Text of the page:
John Lobell addresses how new technology changes our consciousness, which in turn leads to cultural paradigm shifts. He received his degrees from the University of Pennsylvania and is a professor of architecture at Pratt Institute. His interests include creativity, architecture, cultural theory, consciousness, mythology, and movies. He has lectured throughout the world and is the author of numerous articles and several books.
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20th August 2022

The Philadelphia School and the Future of Architecture

How should architecture be taught? One way might be through a convergence of school, city, and practice.

I have taught architecture at Pratt Institute since 1969, and I studied architecture at the University of Pennsylvania from 1959 to 1966 during what is now called the Philadelphia School and is recognized as a golden age of Kahn, Venturi, Scott Brown, and much, much more. I have now written a book about this period: The Philadelphia School and the Future of Architecture, which you can get from Amazon or the publisher, Routledge. Routledge offers a discount with code FLA22.

Flourishing from 1951 to 1965, the Philadelphia School was an architectural golden age that saw a unique convergence of city, practice, and education, all in renewal. And it was a bringing together of architecture, city and regional planning, and landscape architecture education under the leadership of Dean G. Holmes Perkins.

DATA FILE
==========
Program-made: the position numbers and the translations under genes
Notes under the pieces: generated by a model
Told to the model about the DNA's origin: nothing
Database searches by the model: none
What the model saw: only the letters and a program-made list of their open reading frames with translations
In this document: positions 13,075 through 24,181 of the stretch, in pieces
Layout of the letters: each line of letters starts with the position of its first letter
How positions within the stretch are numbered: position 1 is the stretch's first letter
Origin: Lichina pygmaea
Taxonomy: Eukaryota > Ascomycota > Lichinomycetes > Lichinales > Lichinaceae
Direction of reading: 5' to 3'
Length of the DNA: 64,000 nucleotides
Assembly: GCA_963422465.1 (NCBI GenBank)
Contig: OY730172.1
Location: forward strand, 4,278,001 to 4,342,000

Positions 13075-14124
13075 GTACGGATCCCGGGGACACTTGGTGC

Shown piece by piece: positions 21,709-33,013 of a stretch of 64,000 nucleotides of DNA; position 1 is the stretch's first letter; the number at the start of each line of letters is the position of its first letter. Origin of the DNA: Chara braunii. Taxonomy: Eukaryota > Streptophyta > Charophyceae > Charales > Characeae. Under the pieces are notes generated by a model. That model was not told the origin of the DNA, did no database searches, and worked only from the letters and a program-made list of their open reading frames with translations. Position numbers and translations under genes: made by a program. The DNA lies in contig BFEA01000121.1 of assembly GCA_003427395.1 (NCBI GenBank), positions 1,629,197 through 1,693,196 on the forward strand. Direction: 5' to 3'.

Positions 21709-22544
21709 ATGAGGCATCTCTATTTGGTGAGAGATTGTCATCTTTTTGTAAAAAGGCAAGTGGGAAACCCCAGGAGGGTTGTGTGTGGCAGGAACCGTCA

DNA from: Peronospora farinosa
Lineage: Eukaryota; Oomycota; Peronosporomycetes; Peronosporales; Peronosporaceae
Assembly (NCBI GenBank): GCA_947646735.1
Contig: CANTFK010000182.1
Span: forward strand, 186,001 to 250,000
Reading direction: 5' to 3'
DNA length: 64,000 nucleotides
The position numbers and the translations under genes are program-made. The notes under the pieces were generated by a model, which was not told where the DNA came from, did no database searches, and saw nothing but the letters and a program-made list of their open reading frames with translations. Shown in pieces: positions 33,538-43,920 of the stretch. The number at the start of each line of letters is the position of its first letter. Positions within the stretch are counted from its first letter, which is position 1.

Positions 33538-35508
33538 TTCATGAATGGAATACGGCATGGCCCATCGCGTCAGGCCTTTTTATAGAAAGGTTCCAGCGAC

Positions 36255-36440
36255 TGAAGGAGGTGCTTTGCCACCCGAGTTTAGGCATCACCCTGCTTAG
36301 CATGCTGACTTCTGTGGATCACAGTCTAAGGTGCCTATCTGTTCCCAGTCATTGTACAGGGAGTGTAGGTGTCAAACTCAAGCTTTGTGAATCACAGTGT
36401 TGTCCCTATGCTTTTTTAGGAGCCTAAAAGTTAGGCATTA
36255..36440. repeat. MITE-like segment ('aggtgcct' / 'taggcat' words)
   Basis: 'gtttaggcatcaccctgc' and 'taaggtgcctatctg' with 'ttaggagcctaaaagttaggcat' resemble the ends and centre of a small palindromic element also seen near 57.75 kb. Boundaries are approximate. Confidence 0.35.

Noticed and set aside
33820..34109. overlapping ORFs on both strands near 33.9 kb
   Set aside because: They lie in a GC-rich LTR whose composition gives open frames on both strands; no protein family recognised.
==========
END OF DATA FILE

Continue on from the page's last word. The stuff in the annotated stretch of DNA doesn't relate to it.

During that time at the architecture school at the University of Pennsylvania (known as the Graduate School of Fine Arts or GSFA), Louis Kahn and Robert Venturi were transforming modern architecture; Romaldo Giurgola was applying continental philosophy to architectural theory; Robert Le Ricolais was building experimental structures; Ian McHarg was questioning Western civilization and advancing urban and regional ecology; Herbert Gans was moving into Levittown; and Denise Scott Brown was forging a syncretism of European and American planning theory and discovering popular culture. And in the city, Edmund Bacon was directing the most active city planning commission in the country.

This book describes the history of the school, the transformation of the city of Philadelphia, and the philosophy of the Philadelphia School in the context of other movements of the time, and looks at what the Philadelphia School has to offer to architecture today and in the future, all from the point of view of a student who was there.

John Lobell is a professor of Architecture at Pratt Institute in Brooklyn, New York, where he has taught since 1969. His courses have included design, planning, Kahn and Venturi, Frank Lloyd Wright, global architecture, creativity, and the social impact of technology. He is part of the team that teaches the architectural history and theory survey.

He studied architecture at the University of Pennsylvania from 1959 to 1966 and received a post-professional master’s degree for work on architecture and structures of consciousness under G. Holmes Perkins. Subsequent to his architecture education, he studied with a range of important cultural figures, including mythologist Joseph Campbell, social critic Paul Goodman, Buddhist master Chogyam Trungpa, shaman Michael Harner, and Tai Chi master Cheng Man-Ch’ing.

His wide range of interests and research address the fundamental role of creativity in our lives and how new technologies change our consciousness. He has written numerous articles, contributed to several websites, and has lectured throughout the world. He is the author of several books, including: Louis Kahn: Architecture as Philosophy, Between Silence and Light: Spirit in the Architecture of Louis I. Kahn, Architecture and Structures of Consciousness, Joseph Campbell: The Man and His Ideas, and Visionary Creativity: How New Worlds are Born.

For a 20% discount – enter the code FLA22 at checkout at Routledge.

Find a PDF of the Introduction here.

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